One of Leicestershire Partnership NHS Trust (LPT)’s Diana Children’s Community nurses visited Westminster this week to attend the launch of a report from the All Party Parliamentary Group (APPG) for Children Who Need Palliative Care. Julie Potts, children’s palliative care lead nurse (pictured far left), had already provided evidence to the APPG which informed their recommendations.
The APPG report, End of life care: strengthening choice, followed a review into how the quality of palliative care that children and families are able to
access varies significantly across the country, and the extent to which, where children are concerned, the government is fulfilling its commitment to
end of life care set out in 2016.
The report identifies five areas of particular concern where it feels the government needs to take urgent action to ensure equality of access. These are:
- children’s palliative care out of hours and at weekends
- short breaks for respite
- age-appropriate palliative care and smooth transitions to adult services
- specialist children’s palliative care teams led by level 4 (specialist) consultants
- advance care planning
As a specialist community nurse with 20 years’ experience of providing palliative care for children, Julie was asked to give evidence to the APPG, alongside colleagues from the charity Together for Short Lives (the UK’s leading charity for children living with life-limiting conditions and their families). She said: “It was a real honour to be involved in this important inquiry. Advances in medical technology and equipment mean that children with life-limiting conditions are living longer, but unfortunately the levels of nursing care and support available to families do not appear to be moving at the same speed. Publication of this report is a really positive step forward in addressing these challenges.”
Julie is part of LPT’s Diana Children’s Community Service which was set up with money from the memorial fund of the late Princess Diana, and celebrates its 20th anniversary in January 2019. The service is commissioned across Leicester, Leicestershire and Rutland to provide 24/7 on call care at home for children deemed to be at the end of life. Ben Brocklebank, whose baby son Oscar was born with the genetic disorder Spinal Muscular Atrophy (SMA) type 1 in June 2017 and passed away six months later, said: “As well as kindness, understanding and emotional support, the Diana nurses offered really practical help, anticipating Oscar’s needs, co-ordinating equipment and overseeing the transition to a hospice at the end of his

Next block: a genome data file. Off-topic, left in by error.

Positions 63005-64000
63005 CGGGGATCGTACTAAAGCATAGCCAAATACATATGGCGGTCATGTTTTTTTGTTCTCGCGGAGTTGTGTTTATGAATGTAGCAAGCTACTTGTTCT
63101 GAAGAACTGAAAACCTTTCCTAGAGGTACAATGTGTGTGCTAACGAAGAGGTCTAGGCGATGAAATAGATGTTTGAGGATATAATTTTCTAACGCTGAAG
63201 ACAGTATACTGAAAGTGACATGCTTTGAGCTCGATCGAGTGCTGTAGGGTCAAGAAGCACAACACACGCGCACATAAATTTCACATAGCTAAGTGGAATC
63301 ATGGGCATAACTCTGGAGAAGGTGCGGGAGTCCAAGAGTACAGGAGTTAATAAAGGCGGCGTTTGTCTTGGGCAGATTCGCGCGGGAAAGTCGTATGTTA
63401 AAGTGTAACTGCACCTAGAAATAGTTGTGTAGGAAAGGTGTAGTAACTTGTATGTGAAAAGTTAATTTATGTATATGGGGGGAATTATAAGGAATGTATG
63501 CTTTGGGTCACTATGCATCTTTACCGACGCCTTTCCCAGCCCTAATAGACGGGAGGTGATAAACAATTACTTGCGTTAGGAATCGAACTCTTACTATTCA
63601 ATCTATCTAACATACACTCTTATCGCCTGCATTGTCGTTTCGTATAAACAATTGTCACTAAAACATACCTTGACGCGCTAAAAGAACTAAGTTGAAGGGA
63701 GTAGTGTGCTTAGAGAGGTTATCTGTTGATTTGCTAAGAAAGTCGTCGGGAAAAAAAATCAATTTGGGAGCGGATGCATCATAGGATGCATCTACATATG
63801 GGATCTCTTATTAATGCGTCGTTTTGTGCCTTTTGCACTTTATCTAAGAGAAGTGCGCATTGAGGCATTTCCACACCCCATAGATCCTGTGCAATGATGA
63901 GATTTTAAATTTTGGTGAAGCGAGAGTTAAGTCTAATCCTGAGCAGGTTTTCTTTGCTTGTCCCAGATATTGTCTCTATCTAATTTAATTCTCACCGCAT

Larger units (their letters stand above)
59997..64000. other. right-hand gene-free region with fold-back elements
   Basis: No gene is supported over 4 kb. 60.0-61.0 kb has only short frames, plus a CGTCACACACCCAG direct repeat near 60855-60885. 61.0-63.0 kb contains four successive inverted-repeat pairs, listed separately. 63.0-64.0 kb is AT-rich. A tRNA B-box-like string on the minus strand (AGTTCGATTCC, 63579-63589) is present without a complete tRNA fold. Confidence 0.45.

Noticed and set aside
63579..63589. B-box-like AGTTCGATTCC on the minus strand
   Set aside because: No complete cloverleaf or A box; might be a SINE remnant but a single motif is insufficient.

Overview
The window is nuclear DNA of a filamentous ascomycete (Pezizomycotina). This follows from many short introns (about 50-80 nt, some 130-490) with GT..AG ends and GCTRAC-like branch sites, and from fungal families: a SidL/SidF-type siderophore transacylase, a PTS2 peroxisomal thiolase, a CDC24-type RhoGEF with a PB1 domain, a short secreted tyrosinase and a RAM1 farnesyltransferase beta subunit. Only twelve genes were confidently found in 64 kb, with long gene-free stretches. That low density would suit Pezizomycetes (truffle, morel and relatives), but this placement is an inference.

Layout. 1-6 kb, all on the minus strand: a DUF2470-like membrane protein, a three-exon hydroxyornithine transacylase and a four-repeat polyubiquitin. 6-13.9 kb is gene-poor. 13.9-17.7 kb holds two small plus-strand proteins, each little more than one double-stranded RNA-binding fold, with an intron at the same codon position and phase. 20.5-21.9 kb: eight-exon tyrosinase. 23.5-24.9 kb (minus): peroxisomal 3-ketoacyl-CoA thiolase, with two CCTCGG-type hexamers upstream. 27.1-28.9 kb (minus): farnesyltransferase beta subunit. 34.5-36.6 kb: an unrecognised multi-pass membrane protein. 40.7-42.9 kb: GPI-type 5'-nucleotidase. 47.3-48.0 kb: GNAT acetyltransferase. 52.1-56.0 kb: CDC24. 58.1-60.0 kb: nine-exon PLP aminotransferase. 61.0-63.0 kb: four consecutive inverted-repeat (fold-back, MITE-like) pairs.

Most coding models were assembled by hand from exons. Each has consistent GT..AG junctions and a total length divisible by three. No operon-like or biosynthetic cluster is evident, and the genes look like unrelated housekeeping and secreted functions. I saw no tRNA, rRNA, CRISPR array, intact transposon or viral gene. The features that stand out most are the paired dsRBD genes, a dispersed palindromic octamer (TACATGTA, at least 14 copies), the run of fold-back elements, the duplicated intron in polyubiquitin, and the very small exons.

life. Their involvement allowed my wife and I the space to just enjoy our time at home with Oscar. Every family should have access to a Diana nurse!”
Sadly, in many parts of England, families are reliant on emergency services or hospital admission if a child’s condition deteriorates out of hours. MPs at Tuesday’s event voted to keep the APPG going to ensure that the recommendations outlined in the report are actioned.
NOTES TO EDITORS
- Leicestershire Partnership NHS Trust (LPT) provides community health, mental health and learning disabilities services for the one million people living in Leicester, Leicestershire and Rutland. We have a budget in excess of £275 million and employ approximately 5,500 staff.
For more information visit: www.leicspart.nhs.uk. Our registered charity is called Raising Health (charity number 1057361). The charity fundraises to support excellent care initiatives, equipment and innovations which go above and beyond core NHS provision to enhance the experience of our patients, service users and staff. See www.raisinghealth.org.uk
- For further information contact: Rosie Huckle, Communications Manager for Families, Young People and Children’s Services, Leicestershire Partnership NHS Trust, Tel: 0116 295 0802, Email: email@example.com